Other companies pursuing similar tactics include ShopkickVente Privee in France and Appflare in the UK, targeting convenience stores.

Other meta-type companies in retail such as QuidCo would be well placed to use iBeacon networks (they already offer some location-based features via GPS).

Other Industries

It's easy to envisage similar meta-style apps for other industries. For example:

  • Services for travellers taking advantage of iBeacon installations across airports and other transit locations.
  • With networks of beacons in restaurants, bars and entertainment venues, new types of app for socialising are enabled, providing joined-up data and services for venues and patrons alike.
  • Beacon-enabled sports venues could facilitate new meta apps for sports fans, who travel to different team venues.
  • An app for iBeacon-enabled museums, galleries and other cultural venues could provide personalised tours, and use your visiting and viewing habits to suggest new exhibitions and events, as well as providing footfall data.

New Types of Application

The applications described above are of a familiar type, taken to their logical meta conclusions. however, completely new types of application could also be possible.

For example, in the same way that Google's mapping efforts enabled revolutionary applications, aggregated information about iBeacon networks on a large scale could facilitate assistants for the visually impaired, providing guidance at any iBeacon-enabled location and internal navigation - providing route finding in unfamiliar (iBeacon-enabled) buildings.


We've tried to give a sense of where iBeacon is heading in the near future, and some thoughts on how the technology and its applications might develop in the longer term.

The pace of deployment, and perceived value to consumers of the apps that emerge, will be crucial over the next year or so in securing widespread adoption for iBeacon applications. Businesses must prioritise service and utility for users in the short term, if they are to realise the potential gains of a new location-aware channel and the data it generates going forward.

If you'd like to discuss an iBeacon application, get in touch!

iBeacon Applications

This is the third in a series of articles on iBeacons (or Bluetooth Low Energy Beacons), describing the current application landscape, by industry sector.

If you need to get up to speed first, check out our introduction to iBeacons, or practical guide.

Real World Applications

Though iBeacon is still a relatively new technology, there have been a number of high profile deployments. We've selected some of these to give a flavour of the different types of application being implemented with iBeacons today.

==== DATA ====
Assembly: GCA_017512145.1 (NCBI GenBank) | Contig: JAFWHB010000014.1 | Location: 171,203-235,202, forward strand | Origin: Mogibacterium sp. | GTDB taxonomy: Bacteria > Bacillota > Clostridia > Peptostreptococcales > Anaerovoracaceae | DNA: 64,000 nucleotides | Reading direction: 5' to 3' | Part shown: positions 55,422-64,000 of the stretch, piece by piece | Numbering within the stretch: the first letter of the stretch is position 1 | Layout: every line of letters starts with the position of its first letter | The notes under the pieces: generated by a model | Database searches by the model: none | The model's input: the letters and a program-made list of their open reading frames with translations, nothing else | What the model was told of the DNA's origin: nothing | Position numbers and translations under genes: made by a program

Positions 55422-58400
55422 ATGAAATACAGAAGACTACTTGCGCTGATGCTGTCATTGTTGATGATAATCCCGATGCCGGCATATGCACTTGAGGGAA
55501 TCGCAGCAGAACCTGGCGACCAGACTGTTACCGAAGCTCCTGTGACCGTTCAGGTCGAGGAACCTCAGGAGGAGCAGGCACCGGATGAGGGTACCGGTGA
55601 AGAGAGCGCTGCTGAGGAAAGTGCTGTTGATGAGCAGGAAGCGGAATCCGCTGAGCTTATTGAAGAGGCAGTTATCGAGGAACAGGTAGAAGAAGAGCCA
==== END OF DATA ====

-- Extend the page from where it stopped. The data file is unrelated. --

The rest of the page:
Many of these share common features and we've tried to highlight unusual or interesting ones. It's clear that many organisations are in a trial phase to establish which features are going to prove compelling and engage customers, whilst not proving too intrusive.

The end goal might be that consumers of all kinds embrace location-aware apps and messaging, so that companies can reap the benefits of the data generated as a side effect. However, right now the focus seems to be on providing or enhancing service and thereby promoting adoption.

It's important to note that these examples all follow a pattern of being specific to a company or organisation, with the requirement that users have installed that organisation's mobile app.


Retail is currently being seen as the major use case for beacons, and it's easy to see why. In practical terms, navigation can be problematic in large stores and shopping malls - providing location-aware assistance is an obvious application.

However, paired with loyalty card data, stores would be able to push offers, suggestions and reminders targeted not only by location, but also by purchase history and buying patterns.

Taking this full circle, if retail venues can successfully promote adoption of such location-aware apps, they stand to gain huge volumes of new data on consumers' in-store habits that can be used to optimise layouts and future promotions.


Apple was a pioneer in this area in 2013, deploying iBeacons in 254 US stores. These worth with the Apple Store app and the focus is on providing customer service - for example, providing additional product info and notifications about Genius Bar appointments or repairs ready for pick up. Apple have said that they do not collect data about customers' movements.

They are currently updating the beacons in their stores - a move that is likely tied to a mobile payments initiative and the release of the iPhone 6.

More Retail

Food and Drink

iBeacons could guide patrons to their seat, flag that they are seated, offer mobile ordering and payment, and work in conjunction with existing online management systems to streamline processes and enhance data on customer activities.


Arts and Culture


And More


Clearly there are already many applications being built using iBeacons in a range of industries and contexts. However this is only the beginning, and it should also be obvious that there are countless opportunities in diverse areas like education, conferences, accessibility, logistics, people management, healthcare, gaming and public services.

There is evidence that Apple is continuing to support and further the technology, and we'll be looking out for hints amongst the announcements at Apple's iPhone 6 event tomorrow!

In our next post, we're going to take a look at the future of iBeacon...